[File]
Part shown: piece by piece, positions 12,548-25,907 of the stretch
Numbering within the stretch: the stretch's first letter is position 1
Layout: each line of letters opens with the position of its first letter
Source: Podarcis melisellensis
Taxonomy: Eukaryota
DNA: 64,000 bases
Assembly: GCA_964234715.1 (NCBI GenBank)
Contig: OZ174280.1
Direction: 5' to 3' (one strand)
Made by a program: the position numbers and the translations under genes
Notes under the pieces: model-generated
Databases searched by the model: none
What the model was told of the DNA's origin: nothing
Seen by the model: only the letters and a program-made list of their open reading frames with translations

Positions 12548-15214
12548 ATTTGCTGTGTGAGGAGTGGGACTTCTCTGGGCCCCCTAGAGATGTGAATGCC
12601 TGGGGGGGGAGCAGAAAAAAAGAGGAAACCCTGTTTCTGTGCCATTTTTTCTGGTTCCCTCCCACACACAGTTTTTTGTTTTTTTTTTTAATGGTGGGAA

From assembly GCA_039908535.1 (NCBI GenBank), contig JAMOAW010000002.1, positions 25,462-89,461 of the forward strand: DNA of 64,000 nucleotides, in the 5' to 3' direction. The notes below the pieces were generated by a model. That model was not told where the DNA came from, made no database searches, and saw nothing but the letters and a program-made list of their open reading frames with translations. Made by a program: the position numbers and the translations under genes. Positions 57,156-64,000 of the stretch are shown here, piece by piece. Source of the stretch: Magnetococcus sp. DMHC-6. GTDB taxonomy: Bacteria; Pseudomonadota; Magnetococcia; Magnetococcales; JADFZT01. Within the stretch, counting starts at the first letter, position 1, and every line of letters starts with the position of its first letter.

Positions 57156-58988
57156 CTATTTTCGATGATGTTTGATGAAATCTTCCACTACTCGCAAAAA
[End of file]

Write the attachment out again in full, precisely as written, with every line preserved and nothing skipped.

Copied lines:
Part shown: piece by piece, positions 12,548-25,907 of the stretch
Numbering within the stretch: the stretch's first letter is position 1
Layout: each line of letters opens with the position of its first letter
Source: Podarcis melisellensis
Taxonomy: Eukaryota
DNA: 64,000 bases
Assembly: GCA_964234715.1 (NCBI GenBank)
Contig: OZ174280.1
Direction: 5' to 3' (one strand)
Made by a program: the position numbers and the translations under genes
Notes under the pieces: model-generated
Databases searched by the model: none
What the model was told of the DNA's origin: nothing
Seen by the model: only the letters and a program-made list of their open reading frames with translations

Positions 12548-15214
12548 ATTTGCTGTGTGAGGAGTGGGACTTCTCTGGGCCCCCTAGAGATGTGAATGCC
12601 TGGGGGGGGAGCAGAAAAAAAGAGGAAACCCTGTTTCTGTGCCATTTTTTCTGGTTCCCTCCCACACACAGTTTTTTGTTTTTTTTTTTAATGGTGGGAA

From assembly GCA_039908535.1 (NCBI GenBank), contig JAMOAW010000002.1, positions 25,462-89,461 of the forward strand: DNA of 64,000 nucleotides, in the 5' to 3' direction. The notes below the pieces were generated by a model. That model was not told where the DNA came from, made no database searches, and saw nothing but the letters and a program-made list of their open reading frames with translations. Made by a program: the position numbers and the translations under genes. Positions 57,156-64,000 of the stretch are shown here, piece by piece. Source of the stretch: Magnetococcus sp. DMHC-6. GTDB taxonomy: Bacteria; Pseudomonadota; Magnetococcia; Magnetococcales; JADFZT01. Within the stretch, counting starts at the first letter, position 1, and every line of letters starts with the position of its first letter.

Positions 57156-58988
57156 CTATTTTCGATGATGTTTGATGAAATCTTCCACTACTCGCAAAAA